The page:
Archive for August, 2015

In my garden. Double tiger lily, early August morning.

In my summer garden. Double tiger lily, early August morning.

A slightly surreal moment yesterday when a friend mentioned in passing that he had been reading the blog. He smiled as he said it and gave a nod. It sounded like he felt that was a good thing, but it took me totally by surprise and left me momentarily at a loss for an appropriate response. I murmured something about not posting much these days, he replied understandingly with a “Yes, summer…” and that’s where it ended.

I have mixed feelings about knowing that people I know In Real Life are also familiar with My Online Life. Not that I’m hiding anything, dear friends and neighbours, but knowing you are reading these posts does give me pause. I wonder why?

My husband reads many of my posts, usually over my shoulder as they’re being tapped out in the early morning and during daytime tea breaks. I’ve overheard him telling people about my blogging, which I must confess makes me cringe as if this were something to be ashamed of, to be hidden.

In Real Life I am secretly, painfully shy. I’m the appreciative listener at social gatherings rather than the holder-forth. It’s recently become rather trendy to self-identify as an introvert, and our socially awkward tribe has been getting some positive press, but all cute Facebook questionnaires and celebrity confessions aside, there are those of us who think better in solitude, and who enjoy the slower but possibly more forgiving process of communicating in print rather than in think-on-the-go face-to-face chat. (Before the internet we kept journals. And wrote letters. Well, I guess we still do, though the media has changed.)

Writing about my reading gives me great pleasure, and I hope reading these posts gives something of the same degree of pleasure to all of you. It’s good to feel that one is a small cog in the vast machinery of this ongoing bookish discourse, sharing an interest with (mostly) unseen others.

Moving on…

The doomed rudbeckia and plume poppy in the under-the-eaves flowerbed just before the ladders moved in.

A few of the doomed rudbeckia and plume poppies in my under-the-eaves flowerbed just before the ladders moved in. Early August, 2015.

Half of the roof is now off our house. Three large tarps are keeping the rain from pouring in, and of course it has been raining just enough to keep things interesting.

This is the summer’s Great Big Project, changing our roofline to something more extreme to allow for better snow slide in winter, and replacing the aging metal sheathing with newer, better cladding which should outlast our time in residence. (Unless of course we both make our centuries aging-in-place, at which point I expect that these sorts of worries will be capably dealt with by others in our lives.)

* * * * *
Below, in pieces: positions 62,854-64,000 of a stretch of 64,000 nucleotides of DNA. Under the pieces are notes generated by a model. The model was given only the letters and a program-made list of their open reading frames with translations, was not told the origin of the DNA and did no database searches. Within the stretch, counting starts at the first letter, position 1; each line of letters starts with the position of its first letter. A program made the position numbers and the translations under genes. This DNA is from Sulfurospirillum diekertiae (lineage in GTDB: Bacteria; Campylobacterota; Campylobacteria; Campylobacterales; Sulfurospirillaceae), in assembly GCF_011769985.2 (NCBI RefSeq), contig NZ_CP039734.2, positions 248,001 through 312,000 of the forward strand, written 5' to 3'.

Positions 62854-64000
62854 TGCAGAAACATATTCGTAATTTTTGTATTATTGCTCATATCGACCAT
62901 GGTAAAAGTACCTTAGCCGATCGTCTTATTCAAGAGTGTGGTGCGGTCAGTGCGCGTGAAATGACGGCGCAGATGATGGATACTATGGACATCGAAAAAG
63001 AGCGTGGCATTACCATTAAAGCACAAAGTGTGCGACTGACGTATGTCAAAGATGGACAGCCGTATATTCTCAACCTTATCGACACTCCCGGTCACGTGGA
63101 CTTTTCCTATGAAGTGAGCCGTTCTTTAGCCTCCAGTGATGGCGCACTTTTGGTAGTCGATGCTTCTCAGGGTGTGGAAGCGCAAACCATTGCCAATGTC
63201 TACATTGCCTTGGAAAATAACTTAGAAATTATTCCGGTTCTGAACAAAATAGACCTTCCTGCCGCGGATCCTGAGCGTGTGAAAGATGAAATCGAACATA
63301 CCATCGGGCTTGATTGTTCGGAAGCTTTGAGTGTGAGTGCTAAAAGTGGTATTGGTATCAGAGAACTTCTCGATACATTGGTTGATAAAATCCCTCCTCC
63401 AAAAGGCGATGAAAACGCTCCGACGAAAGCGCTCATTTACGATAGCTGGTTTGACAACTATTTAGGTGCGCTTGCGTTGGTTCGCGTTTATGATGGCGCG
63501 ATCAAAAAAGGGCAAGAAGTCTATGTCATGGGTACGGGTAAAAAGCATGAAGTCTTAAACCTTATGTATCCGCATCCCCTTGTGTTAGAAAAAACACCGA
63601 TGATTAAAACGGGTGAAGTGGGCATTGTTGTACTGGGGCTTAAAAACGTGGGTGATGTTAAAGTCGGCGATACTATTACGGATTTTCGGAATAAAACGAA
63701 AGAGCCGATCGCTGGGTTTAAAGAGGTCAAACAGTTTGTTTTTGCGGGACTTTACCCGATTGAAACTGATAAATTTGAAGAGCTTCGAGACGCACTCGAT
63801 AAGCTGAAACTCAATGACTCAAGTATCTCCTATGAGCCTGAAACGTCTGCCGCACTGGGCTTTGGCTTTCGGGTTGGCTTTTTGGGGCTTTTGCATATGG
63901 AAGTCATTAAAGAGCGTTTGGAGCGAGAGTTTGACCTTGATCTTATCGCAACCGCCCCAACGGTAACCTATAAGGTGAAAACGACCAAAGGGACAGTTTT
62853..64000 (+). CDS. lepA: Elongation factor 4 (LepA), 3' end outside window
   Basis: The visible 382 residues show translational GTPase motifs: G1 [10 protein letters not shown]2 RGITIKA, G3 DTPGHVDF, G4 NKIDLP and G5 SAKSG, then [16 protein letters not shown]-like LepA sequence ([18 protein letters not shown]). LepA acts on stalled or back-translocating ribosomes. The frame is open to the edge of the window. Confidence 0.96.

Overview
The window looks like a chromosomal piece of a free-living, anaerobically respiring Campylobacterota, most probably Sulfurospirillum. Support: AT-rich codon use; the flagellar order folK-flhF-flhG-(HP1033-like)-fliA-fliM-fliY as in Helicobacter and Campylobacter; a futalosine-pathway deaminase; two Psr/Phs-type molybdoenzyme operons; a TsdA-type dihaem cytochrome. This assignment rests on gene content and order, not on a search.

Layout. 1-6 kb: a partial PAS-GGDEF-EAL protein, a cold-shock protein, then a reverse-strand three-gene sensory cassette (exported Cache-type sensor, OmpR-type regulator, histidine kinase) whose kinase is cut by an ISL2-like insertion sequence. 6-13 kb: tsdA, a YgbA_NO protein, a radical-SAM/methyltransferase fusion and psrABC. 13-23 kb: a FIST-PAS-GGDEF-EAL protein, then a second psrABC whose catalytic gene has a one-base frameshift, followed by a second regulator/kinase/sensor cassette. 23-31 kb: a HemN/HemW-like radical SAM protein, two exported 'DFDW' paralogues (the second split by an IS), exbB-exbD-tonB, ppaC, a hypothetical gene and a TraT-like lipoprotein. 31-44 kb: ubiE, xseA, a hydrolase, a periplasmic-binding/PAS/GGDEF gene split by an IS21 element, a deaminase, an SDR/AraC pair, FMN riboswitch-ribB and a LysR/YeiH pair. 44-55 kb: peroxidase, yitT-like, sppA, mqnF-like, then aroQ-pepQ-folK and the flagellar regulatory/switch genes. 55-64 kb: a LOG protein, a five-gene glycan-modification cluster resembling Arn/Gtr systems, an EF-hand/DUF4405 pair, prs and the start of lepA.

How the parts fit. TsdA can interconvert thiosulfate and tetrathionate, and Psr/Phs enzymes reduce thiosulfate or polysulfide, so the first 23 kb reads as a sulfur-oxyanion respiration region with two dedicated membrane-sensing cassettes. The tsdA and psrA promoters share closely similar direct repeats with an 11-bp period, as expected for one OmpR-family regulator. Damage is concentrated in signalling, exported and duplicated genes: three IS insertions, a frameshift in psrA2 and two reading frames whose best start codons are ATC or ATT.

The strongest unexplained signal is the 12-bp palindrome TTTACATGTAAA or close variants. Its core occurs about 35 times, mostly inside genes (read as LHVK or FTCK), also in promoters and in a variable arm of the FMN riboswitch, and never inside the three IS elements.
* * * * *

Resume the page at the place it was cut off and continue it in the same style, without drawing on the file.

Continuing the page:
It’s a massive job, and in our consistent tradition of never hiring anything out that we can do ourselves (and this covers all aspects of our lives except for things such as medical and dental visits, and haircuts, and removing/replacing tires from/on wheel rims, which my husband can do but absolutely hates so we patronize a tire shop for that particular job) we are plugging away all by ourselves.

The two of us with the priceless help of our absolutely wonderful nineteen-year-old daughter have to date built 58 roof trusses, have removed the old roofing and rafter sheathing, porch pillars and roof and rafters, and eaves and soffit and miscellaneous other stuff (there are certainly a lot of pieces in a house, as daughter rather redundantly pointed out with frustrated passion during one of her countless trips up and down the ladder), and are now in the process of putting it all back together.

We’re weeks and weeks behind when we’d hoped to be finished because of course that’s the way these sorts of things go. We’ve had to accommodate “real” work (you know – for wages), all sorts of weather, and various other pressing issues. (Including some marvelous travelling-for-pleasure, so it’s not all been “poor us” by a long shot.)

And now with a quarter of the trusses up in place, we can at last truly visualize the finished project.

It will, when done, be wonderful. No more scary sessions shovelling snow off the darned thing, no more leaks.

I should really be documenting this project in photos, but I haven’t yet taken a single one. I should remedy that, because once this is over it will all be a blur, as we move inexorably on to the next thing on the project list.

Ah, well. Onward and upward. (Quite literally. Did I mention my desperate level of discomfort with heights? Confronting that fear on a daily basis; I should come away from this episode a better person. Or something! 😉 )

Happy summer, all.

Russian yellow hollyhocks, rising sun. Early August in my garden.

Russian yellow hollyhocks, rising sun. Early August 2015.



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Started the morning off with one of the most sensibly articulate posts I’ve yet read on Harper Lee’s Go Set a Watchman.

Here’s Jenny:

There’s Atticus Finch, and there’s the myth of Atticus Finch. There’s what he is, and what he’s come to stand for. What he is (and I say this with great affection for To Kill a Mockingbird) is an ur-text for the white savior story: a depiction of history that lets white folks today feel good about themselves. If we’d lived back then (we think while reading), we would not have been Bob Ewell. We would be Atticus Finch. (Or the commander in Glory or Skeeter in The Help — or, or, or.)